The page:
Though a human father can inflict a wound on a child, there exist countless sources for our wounds. These wounds cut deep, and can cause us to operate from the tremendous disadvantage of not being capable to discern the true voice of God. Often, instead of hearing the Father’s voice, which is the voice of encouragement, hope, generosity, and the call to glory, and whose fruit is trust and love, we instead hear the voice of doubt, distrust, discouragement, which eventually leads to despair, acceptance of failure, mediocrity, and a life of banality. The battle at hand is the battle to trust the Father. This is the original and perennial battle. This was the original man’s—Adam’s—battle. In the beginning, God granted Adam “dominion over all of creation” (see Gen. 2). From this we can deduce that God is a generous, benevolent Father who freely gives to man all that He has. Our Lord Jesus, as the full expression of the Father, says to each of us, “All that is mine is yours.” However, in order to afford us the choice to freely receive that divine generosity, the Father gave us an option to love as God loves, or to love ourselves above God. The test to determine which we would choose was the test given to Adam and Eve, to overcome the temptation to eat the fruit from the tree of knowledge of good and evil. Indeed, God indicates that “All that is mine is yours—except the fruit from the tree of knowledge of good and evil. This is the only thing you cannot have.” In other words, God said, “I alone have the ability to determine good from evil. You are a creature, and if you are to embrace true love, you must comply with what I have already determined as good.” God did not give us the tree of knowledge as some dirty trick, but rather as a means of giving us the option to choose and prove our love. Without this option, God would have coerced or forced us into loving Him. But God doesn’t force us to love; He always gives us the freedom to choose love. But we chose slavery instead of freedom, selfishness instead of selflessness; we believed the lie of the Father of Lies, who targeted and tempted Eve to eat the forbidden fruit with those beguiling words, “No, you shall not die the death, for you know that in that day you eat of it, your eyes will be opened, and you will be as gods, knowing good and evil” (Gen 3:5). It was in that moment that Satan inflicted the ever-haunting “father wound.” The enemy attempts to convince us, as he did our first parents, that God doesn’t want us to succeed, that He doesn’t want us to share His glory, that He is “keeping something from us,” that he wants to suppress us. As Pope John Paul II said, “Original sin, then, attempts to abolish fatherhood.” The father wound that cuts so very deep in each and every man is sometimes transmitted by human fathers, but always originates from the Father of Lies, who attempts to convince us to mistrust the Father, to doubt His generosity, to disbelieve that God has created us and destined us for His glory.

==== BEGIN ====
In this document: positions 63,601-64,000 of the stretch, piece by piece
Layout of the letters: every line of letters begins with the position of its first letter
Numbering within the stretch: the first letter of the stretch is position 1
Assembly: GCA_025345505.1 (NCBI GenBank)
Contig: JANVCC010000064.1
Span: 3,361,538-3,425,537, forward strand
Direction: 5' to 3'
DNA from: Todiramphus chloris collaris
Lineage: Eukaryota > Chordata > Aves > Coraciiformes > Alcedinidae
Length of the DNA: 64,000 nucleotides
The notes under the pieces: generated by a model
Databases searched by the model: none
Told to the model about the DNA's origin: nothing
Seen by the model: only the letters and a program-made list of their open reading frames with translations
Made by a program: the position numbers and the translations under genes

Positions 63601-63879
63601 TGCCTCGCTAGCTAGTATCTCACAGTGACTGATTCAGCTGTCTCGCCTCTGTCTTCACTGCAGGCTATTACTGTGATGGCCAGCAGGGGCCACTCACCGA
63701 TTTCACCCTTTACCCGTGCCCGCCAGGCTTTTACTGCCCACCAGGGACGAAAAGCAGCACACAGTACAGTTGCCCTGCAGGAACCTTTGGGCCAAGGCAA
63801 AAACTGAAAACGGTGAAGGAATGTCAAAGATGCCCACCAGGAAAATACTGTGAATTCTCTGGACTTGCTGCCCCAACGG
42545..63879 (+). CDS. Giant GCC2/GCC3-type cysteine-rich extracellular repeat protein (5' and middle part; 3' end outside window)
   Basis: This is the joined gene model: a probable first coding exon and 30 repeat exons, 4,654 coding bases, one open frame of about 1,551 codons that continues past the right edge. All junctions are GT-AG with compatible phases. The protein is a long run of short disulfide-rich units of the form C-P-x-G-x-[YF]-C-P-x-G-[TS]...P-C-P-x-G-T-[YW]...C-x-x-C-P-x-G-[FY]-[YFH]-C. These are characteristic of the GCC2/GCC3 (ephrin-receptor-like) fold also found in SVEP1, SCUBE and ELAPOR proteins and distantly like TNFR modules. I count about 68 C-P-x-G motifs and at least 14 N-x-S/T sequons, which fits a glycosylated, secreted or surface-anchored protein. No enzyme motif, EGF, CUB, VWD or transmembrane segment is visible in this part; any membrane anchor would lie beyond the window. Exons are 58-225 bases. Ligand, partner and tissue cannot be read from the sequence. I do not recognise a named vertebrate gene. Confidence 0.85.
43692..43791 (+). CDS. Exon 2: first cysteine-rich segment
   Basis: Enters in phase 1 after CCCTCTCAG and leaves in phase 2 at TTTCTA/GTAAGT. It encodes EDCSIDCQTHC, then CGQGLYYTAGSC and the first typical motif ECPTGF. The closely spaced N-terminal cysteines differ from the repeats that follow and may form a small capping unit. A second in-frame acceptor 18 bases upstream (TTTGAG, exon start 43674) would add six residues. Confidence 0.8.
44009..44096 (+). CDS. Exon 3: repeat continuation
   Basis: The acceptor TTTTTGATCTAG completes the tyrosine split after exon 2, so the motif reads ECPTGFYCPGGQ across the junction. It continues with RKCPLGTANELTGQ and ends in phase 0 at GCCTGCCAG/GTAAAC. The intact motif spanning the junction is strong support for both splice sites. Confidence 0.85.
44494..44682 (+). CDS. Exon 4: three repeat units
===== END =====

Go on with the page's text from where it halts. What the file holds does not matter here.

It’s Difficult to Trust